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What's Going on With Property Taxes? A Discussion with King County Assessor John Wilson

I attended a class yesterday with special guest speaker, John Wilson, the elected King County Assesor.

The overall synopis of Wilson's message was simple: The surging values of properties plus voter approved levies are driving up taxes (particulary, sound transit, emergency radio system, and the McClearly Decision).

So, why are our property taxes so high? Keep reading...


Ultimately over 60% of our tax increase is due to the McCleary Decision, according to Wilson.

Most of you already have heard of the McCleary Decision, but most people don't know how that directly impacts our property taxes. Basically, someone sued the State of Washington several years ago saying that the schools were underfunded. The Supreme Court ruling, basically says that yes, the schools were underfunded, and now the State of Washington will have to pay for the underfunding.

Really that means the people of the State of Washington will pay for the underfunding.

To comply with the McLeary decision, the legislature raised the state property tax rate by $1.01 per $1,000 of assessed valuation.

Let me say this again in a different way - the way the McCleary Decision is applies in real life is that if your proerty goes up in value, so does the money for schools. This equates to higher taxes for you. (Apologies for the quality of the pictures - but these are pictures of John Wilson's slides.)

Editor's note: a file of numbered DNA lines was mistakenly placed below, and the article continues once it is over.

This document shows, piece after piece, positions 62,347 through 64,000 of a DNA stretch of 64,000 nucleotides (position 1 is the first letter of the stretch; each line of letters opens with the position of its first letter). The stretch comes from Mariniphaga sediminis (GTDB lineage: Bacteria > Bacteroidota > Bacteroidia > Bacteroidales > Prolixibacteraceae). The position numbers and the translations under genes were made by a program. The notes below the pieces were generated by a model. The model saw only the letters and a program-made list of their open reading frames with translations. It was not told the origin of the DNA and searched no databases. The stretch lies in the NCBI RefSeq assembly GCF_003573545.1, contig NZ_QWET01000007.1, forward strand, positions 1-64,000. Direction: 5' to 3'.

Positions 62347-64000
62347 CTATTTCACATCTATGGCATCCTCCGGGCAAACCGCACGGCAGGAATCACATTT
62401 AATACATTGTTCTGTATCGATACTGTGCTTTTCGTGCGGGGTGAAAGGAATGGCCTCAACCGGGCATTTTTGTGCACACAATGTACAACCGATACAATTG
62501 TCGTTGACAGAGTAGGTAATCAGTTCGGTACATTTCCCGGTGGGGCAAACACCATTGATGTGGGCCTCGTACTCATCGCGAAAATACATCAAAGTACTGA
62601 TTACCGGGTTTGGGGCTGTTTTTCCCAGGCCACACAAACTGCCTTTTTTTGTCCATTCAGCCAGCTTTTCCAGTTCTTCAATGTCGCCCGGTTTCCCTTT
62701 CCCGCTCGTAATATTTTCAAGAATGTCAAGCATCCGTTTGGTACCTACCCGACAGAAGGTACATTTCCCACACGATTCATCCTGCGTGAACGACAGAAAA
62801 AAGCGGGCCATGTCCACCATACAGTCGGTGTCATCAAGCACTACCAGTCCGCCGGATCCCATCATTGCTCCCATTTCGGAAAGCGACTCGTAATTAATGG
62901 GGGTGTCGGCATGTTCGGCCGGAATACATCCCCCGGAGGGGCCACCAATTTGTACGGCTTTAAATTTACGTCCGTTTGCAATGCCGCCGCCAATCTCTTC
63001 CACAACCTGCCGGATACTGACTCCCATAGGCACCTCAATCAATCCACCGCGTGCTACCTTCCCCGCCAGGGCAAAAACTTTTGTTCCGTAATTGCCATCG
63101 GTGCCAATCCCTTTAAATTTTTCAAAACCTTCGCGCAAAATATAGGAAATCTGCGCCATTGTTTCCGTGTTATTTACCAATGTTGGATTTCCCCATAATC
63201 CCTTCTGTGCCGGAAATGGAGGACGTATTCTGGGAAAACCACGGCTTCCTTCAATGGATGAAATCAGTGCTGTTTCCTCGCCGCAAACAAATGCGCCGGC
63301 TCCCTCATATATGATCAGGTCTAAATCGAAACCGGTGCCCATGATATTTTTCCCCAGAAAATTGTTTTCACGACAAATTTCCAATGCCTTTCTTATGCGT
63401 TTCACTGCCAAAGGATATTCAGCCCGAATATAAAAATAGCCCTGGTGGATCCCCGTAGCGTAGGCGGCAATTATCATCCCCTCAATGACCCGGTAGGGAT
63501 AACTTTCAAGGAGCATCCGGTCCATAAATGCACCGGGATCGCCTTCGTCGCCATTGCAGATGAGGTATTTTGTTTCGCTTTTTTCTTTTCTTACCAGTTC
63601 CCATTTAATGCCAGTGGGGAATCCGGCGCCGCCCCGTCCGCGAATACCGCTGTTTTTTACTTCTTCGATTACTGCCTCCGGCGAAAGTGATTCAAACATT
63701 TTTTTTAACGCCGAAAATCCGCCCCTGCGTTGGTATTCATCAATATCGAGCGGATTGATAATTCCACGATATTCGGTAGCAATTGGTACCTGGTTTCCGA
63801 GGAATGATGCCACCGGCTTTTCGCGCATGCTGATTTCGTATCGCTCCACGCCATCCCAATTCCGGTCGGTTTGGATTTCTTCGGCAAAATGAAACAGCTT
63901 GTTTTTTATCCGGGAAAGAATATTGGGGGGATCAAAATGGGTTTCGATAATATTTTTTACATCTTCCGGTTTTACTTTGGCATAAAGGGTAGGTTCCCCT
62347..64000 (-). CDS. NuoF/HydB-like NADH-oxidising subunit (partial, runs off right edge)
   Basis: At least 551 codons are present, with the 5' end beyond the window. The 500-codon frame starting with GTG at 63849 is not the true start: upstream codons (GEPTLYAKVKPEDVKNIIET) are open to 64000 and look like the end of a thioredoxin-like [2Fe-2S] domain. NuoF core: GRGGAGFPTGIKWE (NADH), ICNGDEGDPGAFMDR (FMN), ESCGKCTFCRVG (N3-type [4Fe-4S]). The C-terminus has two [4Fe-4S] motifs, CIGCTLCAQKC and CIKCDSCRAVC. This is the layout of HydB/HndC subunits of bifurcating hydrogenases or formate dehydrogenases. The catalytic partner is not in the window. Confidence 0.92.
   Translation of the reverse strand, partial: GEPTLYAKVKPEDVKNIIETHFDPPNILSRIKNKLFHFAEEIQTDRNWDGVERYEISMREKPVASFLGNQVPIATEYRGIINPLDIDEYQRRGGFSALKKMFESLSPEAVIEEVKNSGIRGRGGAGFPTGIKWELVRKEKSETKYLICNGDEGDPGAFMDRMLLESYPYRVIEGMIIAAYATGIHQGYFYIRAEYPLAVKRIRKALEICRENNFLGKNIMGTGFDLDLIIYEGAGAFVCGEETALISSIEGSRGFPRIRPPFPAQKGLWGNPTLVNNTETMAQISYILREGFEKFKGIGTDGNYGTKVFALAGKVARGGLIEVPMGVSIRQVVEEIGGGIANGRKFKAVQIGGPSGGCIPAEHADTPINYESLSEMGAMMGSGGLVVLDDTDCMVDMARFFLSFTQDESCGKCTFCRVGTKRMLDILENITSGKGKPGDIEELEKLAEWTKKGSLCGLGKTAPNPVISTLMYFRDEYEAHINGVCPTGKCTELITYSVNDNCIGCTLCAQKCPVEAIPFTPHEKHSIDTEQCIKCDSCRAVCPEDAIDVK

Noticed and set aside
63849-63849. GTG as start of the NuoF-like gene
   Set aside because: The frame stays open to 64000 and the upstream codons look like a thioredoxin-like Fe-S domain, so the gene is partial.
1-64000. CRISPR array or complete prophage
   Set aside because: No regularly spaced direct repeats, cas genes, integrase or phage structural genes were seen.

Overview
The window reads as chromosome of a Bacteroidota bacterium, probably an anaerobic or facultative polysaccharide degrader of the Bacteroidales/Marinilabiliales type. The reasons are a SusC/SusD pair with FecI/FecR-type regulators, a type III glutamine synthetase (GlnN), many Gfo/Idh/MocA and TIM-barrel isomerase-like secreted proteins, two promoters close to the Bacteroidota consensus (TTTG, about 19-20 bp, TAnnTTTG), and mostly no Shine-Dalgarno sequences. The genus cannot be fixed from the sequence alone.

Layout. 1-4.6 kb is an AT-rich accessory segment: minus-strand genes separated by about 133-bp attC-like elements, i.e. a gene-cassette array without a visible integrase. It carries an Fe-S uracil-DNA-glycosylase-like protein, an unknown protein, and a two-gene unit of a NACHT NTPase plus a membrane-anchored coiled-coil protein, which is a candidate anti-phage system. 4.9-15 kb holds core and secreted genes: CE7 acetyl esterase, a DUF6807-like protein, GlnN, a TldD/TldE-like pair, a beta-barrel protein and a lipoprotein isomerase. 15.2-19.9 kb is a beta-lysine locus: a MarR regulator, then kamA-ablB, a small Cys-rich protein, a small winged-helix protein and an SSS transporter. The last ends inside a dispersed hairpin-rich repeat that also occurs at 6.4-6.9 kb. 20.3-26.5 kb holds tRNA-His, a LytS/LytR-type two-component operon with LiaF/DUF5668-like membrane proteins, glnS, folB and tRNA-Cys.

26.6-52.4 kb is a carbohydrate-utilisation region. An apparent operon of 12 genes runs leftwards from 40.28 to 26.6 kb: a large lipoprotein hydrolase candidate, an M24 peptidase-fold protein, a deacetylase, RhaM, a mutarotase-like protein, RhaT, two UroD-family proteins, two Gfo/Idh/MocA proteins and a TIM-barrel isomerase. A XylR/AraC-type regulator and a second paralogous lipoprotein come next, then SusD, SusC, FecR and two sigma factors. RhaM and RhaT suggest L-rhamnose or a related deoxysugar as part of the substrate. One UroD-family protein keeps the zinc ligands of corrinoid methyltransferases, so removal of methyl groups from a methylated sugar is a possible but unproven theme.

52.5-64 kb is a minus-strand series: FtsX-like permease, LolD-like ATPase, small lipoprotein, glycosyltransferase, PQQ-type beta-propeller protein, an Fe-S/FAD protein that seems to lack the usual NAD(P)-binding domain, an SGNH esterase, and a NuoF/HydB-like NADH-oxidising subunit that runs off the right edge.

For easy math, if a homeowner has a house valued at $500,000 and the levy is at a $1.00 levy rate, that will cost the homeowner $500 annually in property taxes. If your house's value increased to $600,000, that same homeowner would now be paying $600 for that levy.

We all instantly got an increase this year with the McCleary Decision, but if your home value increases, then so will the amount going towards McCleary/schools.

According to Wilson, beginning in 2019, local school levies will be capped at $1.50 per thousand or $2,500 per student, whichever is less. Property taxes rates are to drop from the 2018 level, but in most urban and suburban school districts property taxes will be higher in 2019 than they are today because of higher value.


According to Wilson, some people's taxes have increased 66% in the last five years. Wowzer.

Just last year, in my home town, Redmond, our taxes went up 19.59% (based on a median value of $700K.) Bellevue was 21.4% (based on a median value of $791K), Kirkland went up 16.26% (based on a median value of $574K), and Carnation went up 31.47% (based on a median value of $379K).

When I asked John Wilson why Carnation's increase (31.47%!!!)was so dramatically different percentage-wise, he said that Carnation does "not have a large business base to offset tax expense." Carnation has far fewer businesses to leverage property taxes from, whereas the many of the other cities in King County are able to tax business property owners more, relieving residential home owners in those areas. Carnation doesn't have that same balance, so the burden of property taxes fails mostly on the home owners.

Wilson's predicts an average of 10% increases projected for next year, but in future, expects less than double digit increases. Thankfully.


Unfortunately, one of the biggest issues with increases in property taxes is that most seniors are on a fixed income - and seniors aren't exempt from levies.